• John Mark Keyes University of Ottawa
Keywords: duty of loyalty, public sector lawyers, confidentiality, conflicts of interest, Schmidt, professional conduct, Minister of Justice, public service, Illegality, Department of Justice Act, Public Servants Disclosure, Protection Act, rule of law


This article examines the duties of loyalty that public sector lawyers owe to their government clients and how considerations of legality limit this duty. It focuses on a recent decision of the Federal Court of Appeal in Schmidt v Canada involving a senior government lawyer’s court challenge to the legal position of the Minister of Justice (in whose department he was employed) on the Minister’s statutory obligation to report on the inconsistency of government bills with the Charter and the Canadian Bill of Rights.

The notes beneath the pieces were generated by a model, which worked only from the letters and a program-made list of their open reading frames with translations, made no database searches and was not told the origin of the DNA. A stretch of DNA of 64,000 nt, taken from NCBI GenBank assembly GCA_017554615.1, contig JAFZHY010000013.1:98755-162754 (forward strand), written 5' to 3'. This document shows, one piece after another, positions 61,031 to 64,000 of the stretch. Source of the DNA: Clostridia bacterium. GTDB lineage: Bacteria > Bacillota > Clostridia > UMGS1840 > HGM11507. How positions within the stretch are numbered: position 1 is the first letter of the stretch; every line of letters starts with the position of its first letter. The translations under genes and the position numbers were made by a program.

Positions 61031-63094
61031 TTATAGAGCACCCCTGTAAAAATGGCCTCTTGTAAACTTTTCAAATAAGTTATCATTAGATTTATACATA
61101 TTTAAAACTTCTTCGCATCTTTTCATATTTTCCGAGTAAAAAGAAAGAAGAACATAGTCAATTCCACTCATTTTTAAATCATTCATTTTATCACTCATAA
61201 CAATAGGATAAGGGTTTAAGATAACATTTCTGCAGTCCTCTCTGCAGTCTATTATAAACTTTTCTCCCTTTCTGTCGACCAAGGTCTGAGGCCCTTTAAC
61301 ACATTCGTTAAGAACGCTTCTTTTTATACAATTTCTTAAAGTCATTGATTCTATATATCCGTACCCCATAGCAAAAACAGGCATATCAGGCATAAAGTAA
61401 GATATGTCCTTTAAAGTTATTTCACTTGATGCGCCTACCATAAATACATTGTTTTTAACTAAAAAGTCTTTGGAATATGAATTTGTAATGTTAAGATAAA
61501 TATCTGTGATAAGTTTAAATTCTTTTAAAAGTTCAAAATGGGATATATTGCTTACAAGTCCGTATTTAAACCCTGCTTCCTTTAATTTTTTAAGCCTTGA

The article argues that, while loyalty and legality are both critically important elements that shape the role of government lawyers, neither should be pursued at all costs. Loyalty is essential for maintaining the respect and confidence of public officials in the lawyers who advise them. And although their essential role is to support government adherence to law, this role is tempered by the uncertainty inherent in many aspects of law relating to matters of public policy and the role of the courts to resolve these uncertainties. Public sector lawyers must respect and support the choices of the government officials they advise in all but the clearest circumstances of illegality. The threshold for publicly attacking the legality of government decisions is very high, mirroring the standard the Federal Courts have recognized in Schmidt: no credible argument to support legality. Anything less risks eroding the influence public sector lawyers have with the officials they serve, and ultimately eroding the rule of law itself.


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